Keep last names off health workers’ name tags, a Saskatchewan labour board has ruled.
In December, a labour arbitration board sided with a union representing health care employees when it ruled that including last names on name tags violated the privacy and safety of employees.
“It overstepped the privacy and it did in times put staff at risk,” CUPE Local 5111 president Brian Manegre told the Toronto Star.
The policy was implemented in 2012 by Prairie North Health Region as part of a “patient first” philosophy, but did not consult with the union first or do a risk assessment, the board heard.
The local health authority oversees health care in the northwestern part of central Saskatchewan, and employs more than 3,300 people, according to its website, although not all of them are represented by CUPE Local 5111.
Patients like to know who is taking care of them, and need to be able to identify health-care workers in case of a complaint, the health authority reasoned in its arguments to the board.
A representative from Prairie North Health Region could not be reached for comment Wednesday afternoon.
But a number of employees disagreed, saying they were concerned that identifying themselves by full name could make it easier for violent patients to reach them at home, which prompted the union to get involved.
“After a full day on the front line dealing with angry, irate patients . . . we could look forward to leaving our work places, and going to the safe haven of our homes with our families,” wrote Denise Fortin, a unit clerk at a local hospital, in a letter to the health authority’s privacy officer.
“The name tag policy has not only put us at an increased risk BUT also our loved ones, our spouses, children and grandchildren.”
Another employee, whose name was redacted in the ruling, described a particularly chilling incident in which a 93-year-old patient’s son threatened her life after his mother died.
The son looked at her name tag, repeated her first and last names, and said “you killed my mom — I won’t forget your name and I won’t forget your face,” the board heard.
A few days later, the employee’s roommate called her during her night shift to say that a man with a car was outside their home. She reported the incident to the RCMP, but not to her employer.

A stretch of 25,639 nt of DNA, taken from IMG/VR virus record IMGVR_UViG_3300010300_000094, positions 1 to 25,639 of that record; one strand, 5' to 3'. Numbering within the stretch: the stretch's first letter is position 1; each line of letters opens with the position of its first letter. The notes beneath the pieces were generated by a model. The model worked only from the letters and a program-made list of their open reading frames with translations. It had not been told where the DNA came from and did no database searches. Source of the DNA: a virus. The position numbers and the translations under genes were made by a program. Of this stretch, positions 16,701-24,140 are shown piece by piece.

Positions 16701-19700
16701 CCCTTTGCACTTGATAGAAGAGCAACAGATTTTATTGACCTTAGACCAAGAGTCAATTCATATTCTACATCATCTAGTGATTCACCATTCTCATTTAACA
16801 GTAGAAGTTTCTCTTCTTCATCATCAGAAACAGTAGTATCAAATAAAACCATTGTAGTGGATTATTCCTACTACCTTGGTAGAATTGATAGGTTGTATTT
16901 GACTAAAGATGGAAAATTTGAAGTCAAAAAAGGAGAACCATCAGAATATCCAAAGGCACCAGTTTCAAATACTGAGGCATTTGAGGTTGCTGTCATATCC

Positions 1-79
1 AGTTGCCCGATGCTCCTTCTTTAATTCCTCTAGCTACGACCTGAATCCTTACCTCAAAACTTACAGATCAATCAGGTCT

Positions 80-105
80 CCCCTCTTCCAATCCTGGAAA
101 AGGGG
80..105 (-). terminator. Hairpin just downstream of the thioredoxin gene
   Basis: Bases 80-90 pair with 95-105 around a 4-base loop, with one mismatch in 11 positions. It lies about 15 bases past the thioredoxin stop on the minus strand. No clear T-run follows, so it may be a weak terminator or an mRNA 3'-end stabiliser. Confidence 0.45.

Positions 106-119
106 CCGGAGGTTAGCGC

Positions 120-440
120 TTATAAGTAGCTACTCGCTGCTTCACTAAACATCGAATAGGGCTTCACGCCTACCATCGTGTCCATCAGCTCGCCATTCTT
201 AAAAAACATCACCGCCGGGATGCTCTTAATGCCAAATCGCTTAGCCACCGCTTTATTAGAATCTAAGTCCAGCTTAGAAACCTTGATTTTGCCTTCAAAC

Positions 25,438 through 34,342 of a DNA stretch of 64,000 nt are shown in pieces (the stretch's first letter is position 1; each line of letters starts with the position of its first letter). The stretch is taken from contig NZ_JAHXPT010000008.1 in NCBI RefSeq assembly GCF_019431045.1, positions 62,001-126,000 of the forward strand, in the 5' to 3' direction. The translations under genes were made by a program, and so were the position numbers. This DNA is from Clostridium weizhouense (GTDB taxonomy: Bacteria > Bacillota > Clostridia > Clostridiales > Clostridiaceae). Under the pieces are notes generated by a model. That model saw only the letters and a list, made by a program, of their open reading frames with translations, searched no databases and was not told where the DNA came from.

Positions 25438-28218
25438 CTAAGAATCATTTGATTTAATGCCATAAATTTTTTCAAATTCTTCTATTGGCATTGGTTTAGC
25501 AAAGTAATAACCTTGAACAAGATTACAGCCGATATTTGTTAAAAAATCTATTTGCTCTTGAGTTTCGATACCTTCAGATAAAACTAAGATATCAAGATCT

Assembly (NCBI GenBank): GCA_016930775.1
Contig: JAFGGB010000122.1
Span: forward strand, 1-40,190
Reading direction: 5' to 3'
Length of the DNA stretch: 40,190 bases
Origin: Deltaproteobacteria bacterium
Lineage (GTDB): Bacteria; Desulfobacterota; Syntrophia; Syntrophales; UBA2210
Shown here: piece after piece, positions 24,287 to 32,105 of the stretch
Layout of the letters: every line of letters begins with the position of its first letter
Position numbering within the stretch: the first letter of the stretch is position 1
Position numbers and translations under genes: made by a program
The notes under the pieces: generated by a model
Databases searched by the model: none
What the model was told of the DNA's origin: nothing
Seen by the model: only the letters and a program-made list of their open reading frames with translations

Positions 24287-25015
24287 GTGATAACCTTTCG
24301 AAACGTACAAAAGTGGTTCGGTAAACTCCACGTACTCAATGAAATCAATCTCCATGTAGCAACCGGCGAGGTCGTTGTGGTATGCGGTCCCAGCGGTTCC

Manegre said that the union first took the issue up with the Prairie North Health Region, but no compromise could be reached.
The union argued that the last-name policy was overly broad, and violated both provincial labour law and the collective agreement because it put employees’ health and safety at risk. The union also argued that the policy violated provincial privacy legislation that says identifying information cannot be used without employee permission.
Despite the safety concerns expressed by employees and the union, the employer argued that requiring workers to wear name tags with their last names was reasonable, and said that there was no evidence that displaying surnames increased the likelihood of a workplace incident.
Some professional associations within the health authority supported the policy. The Saskatchewan Registered Nurses’ Association endorses first and last names on employee name tags, as does the Saskatchewan Association of Licensed Practical Nurses.
The employer also cited a 2011 ruling by the Ontario Labour Relations Board (OLRB) that required Toronto police officers to wear name tags with both their names.
But there is a world of difference between being a police officer and working in health care, the Saskatchewan labour board found.
“Unlike police work, health care work is not an inherently risky profession. While there is some risk, people do not become health care providers with the knowledge and expectation that they are entering a dangerous profession,” the board found.
Furthermore, the Toronto Police Service conducted a risk assessment before implementing the policy.
Without a risk assessment, and without express permission by the employee to use surnames, the Saskatchewan labour board found that name tags violated workers’ privacy and could put them in harm’s way.
“The policy has intruded on employee privacy by forcing the disclosure of their last name to patients and family members without their permission, creating unease about their vulnerability outside the workplace,” the board wrote in its decision.
“While the harm from the policy may not be substantial, the Employer has failed to provide convincing evidence in support of the policy’s benefits.”